On Friday, February 3rd, 2017, the USDA abruptly removed thousands of documaents from its website about the treatment of animals at thousands of research laboratories, zoos, dog breeding operations and other facilities.

Amid a flurry of executive action for the new administration, thousands of documents detailing animal welfare violations nationwide were removed from the website of the United States Department of Agriculture (USDA) last week. As of the time of this article (Feb 7, 2017) these crucial animal welfare documents will be accessible only via official requests made under the Freedom of Information Act (FOIA), which can take months to process.

 

On February 7th, the USDA responded to criticism over the blackout with the following statement:

 

“The review of APHIS’ website has been ongoing, and the agency is striving to balance the need for transparency with rules protecting individual privacy. In 2016, well before the change of Administration, APHIS decided to make adjustments to the posting of regulatory records. In addition, APHIS is currently involved in litigation concerning, among other issues, information posted on the agency’s website. While the agency is vigorously defending against this litigation, in an abundance of caution, the agency is taking additional measures to protect individual privacy. These decisions are not final. Adjustments may be made regarding information appropriate for release and posting.”

This blackout by the USDA is a major setback for advocates, consumers, and state governments alike, as information about animal abuse becomes even less transparent with this move.

Here’s What the Experts Are Saying

 

  • In a statement, Kathy Guillermo, the senior vice president of People for the Ethical Treatment of Animals, called the removal “a shameful attempt to keep the public from knowing when and which laws and regulations have been violated. Many federally registered and licensed facilities have long histories of violations that have caused terrible suffering.”

  • Natasha Daly of National Geographic explains that “This action plunges journalists, animal welfare organizations, and the public at large into the dark about animal welfare at facilities across the country. The records document violations of the Animal Welfare Act, the federal law that regulates treatment of animals used for research and exhibition.”

  • The HSUS took the first step to initiate legal action to challenge this outrageous action, noting that, “This withholding of information that the American public has a right to see appears to be an inside job at the USDA – with the head of the Trump transition team probably directing the show. You’d think that USDA would want the work of its field personnel to be examined and used by the public. But this action suggests a deliberate effort to bury its work and impede efforts to ensure the well-being of animals in numerous sectors.”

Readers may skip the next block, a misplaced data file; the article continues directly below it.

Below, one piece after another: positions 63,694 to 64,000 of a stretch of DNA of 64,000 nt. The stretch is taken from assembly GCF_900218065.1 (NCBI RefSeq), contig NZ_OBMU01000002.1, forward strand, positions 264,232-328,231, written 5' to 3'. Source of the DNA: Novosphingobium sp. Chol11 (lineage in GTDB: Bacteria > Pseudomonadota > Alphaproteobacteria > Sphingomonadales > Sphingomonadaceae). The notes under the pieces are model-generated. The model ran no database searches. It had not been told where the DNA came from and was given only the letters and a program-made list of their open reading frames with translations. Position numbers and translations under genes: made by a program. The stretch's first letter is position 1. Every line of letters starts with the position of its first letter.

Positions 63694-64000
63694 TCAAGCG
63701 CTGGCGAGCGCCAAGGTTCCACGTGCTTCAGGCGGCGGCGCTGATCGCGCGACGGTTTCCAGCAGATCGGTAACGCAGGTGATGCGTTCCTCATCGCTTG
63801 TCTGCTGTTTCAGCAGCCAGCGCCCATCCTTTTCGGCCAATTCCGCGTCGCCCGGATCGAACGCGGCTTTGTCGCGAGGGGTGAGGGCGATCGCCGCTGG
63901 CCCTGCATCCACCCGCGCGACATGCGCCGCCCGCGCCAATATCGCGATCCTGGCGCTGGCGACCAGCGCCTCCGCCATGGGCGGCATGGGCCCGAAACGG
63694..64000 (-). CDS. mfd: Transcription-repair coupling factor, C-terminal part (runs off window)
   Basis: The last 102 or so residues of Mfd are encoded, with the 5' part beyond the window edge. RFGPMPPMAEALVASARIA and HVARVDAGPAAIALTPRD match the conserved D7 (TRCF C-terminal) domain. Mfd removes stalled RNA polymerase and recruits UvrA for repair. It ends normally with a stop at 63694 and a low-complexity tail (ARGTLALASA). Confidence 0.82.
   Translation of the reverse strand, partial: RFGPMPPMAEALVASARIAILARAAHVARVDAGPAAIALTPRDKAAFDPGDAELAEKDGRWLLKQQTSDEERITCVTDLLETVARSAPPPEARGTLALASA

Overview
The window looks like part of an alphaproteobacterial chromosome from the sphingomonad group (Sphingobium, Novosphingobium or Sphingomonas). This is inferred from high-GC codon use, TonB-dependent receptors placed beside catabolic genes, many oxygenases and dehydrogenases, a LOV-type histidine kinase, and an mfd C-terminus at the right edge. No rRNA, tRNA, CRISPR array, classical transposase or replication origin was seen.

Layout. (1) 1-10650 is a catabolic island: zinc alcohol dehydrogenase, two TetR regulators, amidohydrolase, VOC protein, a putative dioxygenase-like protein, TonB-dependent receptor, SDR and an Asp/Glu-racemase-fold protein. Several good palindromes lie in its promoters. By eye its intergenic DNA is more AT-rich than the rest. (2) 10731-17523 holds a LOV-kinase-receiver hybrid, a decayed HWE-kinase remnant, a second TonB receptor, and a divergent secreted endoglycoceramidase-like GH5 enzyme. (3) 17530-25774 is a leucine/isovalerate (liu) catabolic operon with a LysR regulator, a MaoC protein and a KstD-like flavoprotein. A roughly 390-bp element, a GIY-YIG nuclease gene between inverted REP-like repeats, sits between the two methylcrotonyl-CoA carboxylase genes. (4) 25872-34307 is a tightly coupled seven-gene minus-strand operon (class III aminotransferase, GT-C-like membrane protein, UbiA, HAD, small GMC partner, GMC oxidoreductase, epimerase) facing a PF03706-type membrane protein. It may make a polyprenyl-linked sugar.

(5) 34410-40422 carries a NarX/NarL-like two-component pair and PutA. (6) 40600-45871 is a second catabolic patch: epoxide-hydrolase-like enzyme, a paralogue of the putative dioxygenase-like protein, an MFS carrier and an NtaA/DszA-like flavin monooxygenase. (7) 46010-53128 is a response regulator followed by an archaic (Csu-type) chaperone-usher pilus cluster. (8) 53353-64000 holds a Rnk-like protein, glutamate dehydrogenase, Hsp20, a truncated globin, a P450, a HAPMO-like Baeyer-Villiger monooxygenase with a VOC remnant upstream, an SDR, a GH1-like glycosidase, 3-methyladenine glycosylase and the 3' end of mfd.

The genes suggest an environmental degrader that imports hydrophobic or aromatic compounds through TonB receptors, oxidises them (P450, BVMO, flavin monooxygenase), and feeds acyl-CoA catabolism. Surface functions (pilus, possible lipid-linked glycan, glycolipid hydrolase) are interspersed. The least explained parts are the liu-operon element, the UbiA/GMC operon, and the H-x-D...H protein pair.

• Justin Goodman, vice president of the White Coat Waste Project lamented to the Dodo  that the removal of the information comes a day after a bipartisan bill — known as the Federal Accountability in Chemical Testing (FACT) Act (HR 816), which would require labs to disclose how many animals they are using for testing— was introduced by Rep. Ken Calvert (R-Calif.). "We were already concerned about a severe lack of transparency about animal experiments that are conducted and funded by the government, as were a growing bipartisan group of Congress members," Goodman said. "So it's particularly alarming that the day after … the bill was introduced, the government decided to disappear the minimal information that was already available. It's possible that it's a coincidence, of course, but it doesn't make any less alarming."

  • Jennifer Swanson, a New England animal welfare advocate and volunteer active with Beagle Freedom Project, expressed to Nonprofit Quarterly that this is far from a partisan issue. Rather, everyone should be outraged. “Removing this information, including information about violations of the Animal Welfare and Horse Protection Acts by animal breeders, laboratories, and the horse industry among others serves only to prevent the public from being adequately informed about the businesses and universities they choose to support.”

How You Can Help

At Maine Animal Coalition we’re certainly frustrated and discouraged by the the USDA blackout, but we encourage you to join us in our work against those who profit from animal oppression and abuse. Here are a few actions you can take to combat the blackout:

  • Just as many recently called and wrote Susan Collins to take a stand against the new administration’s policies and government appointments, you can reach out to her or one of your other representatives about this.

  • Sign this petition to urge the USDA to live up to its humane responsibilities.

  • Call the USDA (919) 855-7100 or email them at aceast@aphis.usda.gov

  • Donate to the Humane Society, who planning legal action against the blackout.

  • Become a member of Maine Animal Coalition as we continue to work toward the elimination of animal abuse and exploitation in Maine through education, advocacy and example.

Animal Welfare Advocates Respond to USDA Removal of Animal Rights Records